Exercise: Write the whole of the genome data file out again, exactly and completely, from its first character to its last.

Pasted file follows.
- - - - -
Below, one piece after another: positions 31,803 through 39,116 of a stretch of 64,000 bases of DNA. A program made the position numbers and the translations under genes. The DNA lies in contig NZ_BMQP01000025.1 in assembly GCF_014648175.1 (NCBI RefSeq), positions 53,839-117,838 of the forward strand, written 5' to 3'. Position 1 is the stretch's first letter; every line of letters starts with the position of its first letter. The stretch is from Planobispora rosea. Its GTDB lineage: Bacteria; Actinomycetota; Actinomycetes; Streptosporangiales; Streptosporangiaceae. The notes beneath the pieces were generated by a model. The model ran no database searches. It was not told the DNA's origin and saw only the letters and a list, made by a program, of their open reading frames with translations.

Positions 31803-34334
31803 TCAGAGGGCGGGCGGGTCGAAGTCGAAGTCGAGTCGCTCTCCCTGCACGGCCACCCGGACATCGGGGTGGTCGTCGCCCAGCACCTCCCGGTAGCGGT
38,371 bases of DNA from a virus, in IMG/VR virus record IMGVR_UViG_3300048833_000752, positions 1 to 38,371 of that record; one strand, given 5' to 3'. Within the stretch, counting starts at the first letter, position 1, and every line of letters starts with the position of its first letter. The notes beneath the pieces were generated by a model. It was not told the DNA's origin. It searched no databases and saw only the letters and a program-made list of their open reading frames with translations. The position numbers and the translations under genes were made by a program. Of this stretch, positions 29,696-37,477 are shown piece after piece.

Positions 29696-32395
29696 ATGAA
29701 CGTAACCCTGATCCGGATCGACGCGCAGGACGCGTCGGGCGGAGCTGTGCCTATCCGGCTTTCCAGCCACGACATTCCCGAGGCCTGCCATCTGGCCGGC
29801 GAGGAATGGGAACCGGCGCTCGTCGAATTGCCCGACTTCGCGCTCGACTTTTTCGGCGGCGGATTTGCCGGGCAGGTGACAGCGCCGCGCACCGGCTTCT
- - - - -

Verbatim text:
Below, one piece after another: positions 31,803 through 39,116 of a stretch of 64,000 bases of DNA. A program made the position numbers and the translations under genes. The DNA lies in contig NZ_BMQP01000025.1 in assembly GCF_014648175.1 (NCBI RefSeq), positions 53,839-117,838 of the forward strand, written 5' to 3'. Position 1 is the stretch's first letter; every line of letters starts with the position of its first letter. The stretch is from Planobispora rosea. Its GTDB lineage: Bacteria; Actinomycetota; Actinomycetes; Streptosporangiales; Streptosporangiaceae. The notes beneath the pieces were generated by a model. The model ran no database searches. It was not told the DNA's origin and saw only the letters and a list, made by a program, of their open reading frames with translations.

Positions 31803-34334
31803 TCAGAGGGCGGGCGGGTCGAAGTCGAAGTCGAGTCGCTCTCCCTGCACGGCCACCCGGACATCGGGGTGGTCGTCGCCCAGCACCTCCCGGTAGCGGT
38,371 bases of DNA from a virus, in IMG/VR virus record IMGVR_UViG_3300048833_000752, positions 1 to 38,371 of that record; one strand, given 5' to 3'. Within the stretch, counting starts at the first letter, position 1, and every line of letters starts with the position of its first letter. The notes beneath the pieces were generated by a model. It was not told the DNA's origin. It searched no databases and saw only the letters and a program-made list of their open reading frames with translations. The position numbers and the translations under genes were made by a program. Of this stretch, positions 29,696-37,477 are shown piece after piece.

Positions 29696-32395
29696 ATGAA
29701 CGTAACCCTGATCCGGATCGACGCGCAGGACGCGTCGGGCGGAGCTGTGCCTATCCGGCTTTCCAGCCACGACATTCCCGAGGCCTGCCATCTGGCCGGC
29801 GAGGAATGGGAACCGGCGCTCGTCGAATTGCCCGACTTCGCGCTCGACTTTTTCGGCGGCGGATTTGCCGGGCAGGTGACAGCGCCGCGCACCGGCTTCT